People for Peace, Justice, and Healing

     Home     Resources     Local Events     Meeting Notes     News Sources      Iraq

The Lessons of History:
What the Japanese Occupation Really Teaches Us

by Lloyd Jansen

October 16, 2002

The new Bush plan to administer a post-war Iraq with a U.S. occupation force is based on a bad reading of history and is bound to result in disaster. The Administration points to the success of our six-and-a-half year occupation of post WWII Japan under General Douglas McArthur. Let's review history and make some comparisons. Ironically, the Japanese occupation, rather than justifying an occupation of Iraq, offers us a very good model for how to avoid a war with Iraq altogether.

When we occupied Japan, it was universally accepted as just. Japan had aggressively attacked Korea, China, the Soviet Union, the United States, and the Philippines. The Soviet Union was the only state that objected to our occupation, but only because it argued that it should have been entitled to half the conquest. (We and Japan can both be grateful that we held our ground and denied the Soviet's this prize.)

If we occupy Iraq, we will be opposed by most of the world, and most strongly so by those in the Islamic states. Our occupation will fuel resentment against the United States. While this may make relations with other states difficult, it will also endanger us all as it will serve as an excellent recruitment tool for Al Qaida.

When we defeated Japan, there were loud cries to try the hated Emperor Hirohito as a war criminal and have him hung, as we did with General Tojo. McArthur counseled instead that Hirohito would be most useful alive. McArthur prevailed. Hirohito, the revered symbolic leader of a nearly homogenous nation, told the Japanese that they had fought honorably but had lost. As such, they were duty bound to follow the orders of the victors. Using this fealty to the Emperor, McArthur could send a handful of soldiers to a town and they could command it -- safely and effectively.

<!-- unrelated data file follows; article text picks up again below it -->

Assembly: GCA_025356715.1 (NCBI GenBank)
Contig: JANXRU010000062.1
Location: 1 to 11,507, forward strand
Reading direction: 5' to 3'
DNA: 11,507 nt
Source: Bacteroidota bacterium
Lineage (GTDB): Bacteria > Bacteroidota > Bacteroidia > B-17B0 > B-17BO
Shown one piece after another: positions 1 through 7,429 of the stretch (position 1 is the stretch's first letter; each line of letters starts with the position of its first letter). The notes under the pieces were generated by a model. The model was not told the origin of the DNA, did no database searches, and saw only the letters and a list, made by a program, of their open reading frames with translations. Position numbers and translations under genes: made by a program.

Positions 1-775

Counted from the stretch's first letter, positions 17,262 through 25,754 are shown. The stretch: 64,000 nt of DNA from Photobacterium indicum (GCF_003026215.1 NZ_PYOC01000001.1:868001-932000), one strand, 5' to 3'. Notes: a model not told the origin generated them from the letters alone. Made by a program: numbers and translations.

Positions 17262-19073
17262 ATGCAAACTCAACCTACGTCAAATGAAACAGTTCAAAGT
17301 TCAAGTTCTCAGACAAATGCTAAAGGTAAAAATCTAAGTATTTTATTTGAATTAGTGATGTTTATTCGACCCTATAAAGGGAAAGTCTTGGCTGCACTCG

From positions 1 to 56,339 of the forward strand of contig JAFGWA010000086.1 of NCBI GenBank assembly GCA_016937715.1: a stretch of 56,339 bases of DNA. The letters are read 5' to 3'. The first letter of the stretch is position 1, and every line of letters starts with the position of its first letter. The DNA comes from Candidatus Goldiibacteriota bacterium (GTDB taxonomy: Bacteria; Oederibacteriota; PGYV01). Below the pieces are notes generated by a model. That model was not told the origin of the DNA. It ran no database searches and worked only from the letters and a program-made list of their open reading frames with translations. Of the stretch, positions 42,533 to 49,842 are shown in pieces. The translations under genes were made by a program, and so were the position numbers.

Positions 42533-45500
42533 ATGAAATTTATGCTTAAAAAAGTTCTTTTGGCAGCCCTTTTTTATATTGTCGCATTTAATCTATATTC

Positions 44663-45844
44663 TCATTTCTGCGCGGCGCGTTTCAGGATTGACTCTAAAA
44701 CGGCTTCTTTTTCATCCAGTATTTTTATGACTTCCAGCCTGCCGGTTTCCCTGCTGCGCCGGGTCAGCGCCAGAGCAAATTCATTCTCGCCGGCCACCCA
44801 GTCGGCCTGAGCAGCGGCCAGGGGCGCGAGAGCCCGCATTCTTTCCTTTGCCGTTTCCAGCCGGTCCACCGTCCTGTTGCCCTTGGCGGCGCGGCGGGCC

In Iraq, there will be no such unifying leader to employ. Our occupation will be resented by great numbers who believe we only have designs on Iraqi oil and domination of Muslims. American troops will be targets of snipers and bombers and a phenomenally large and tough occupation force will be necessary for security. There are competing religious sects, competing ethnic groups, competing tribal groups, and some 100 opposition groups. Many will want revenge against surviving supporters of the currently ruling Ba'ath Party. We will be fighting chaos. Other states will likely argue that we dug the hole and can dig ourselves out of it. International help will be very limited. We may win the war, but we will surely lose the peace. We are already losing it in Afghanistan where the Taliban essentially rule much of the Pashtun area again.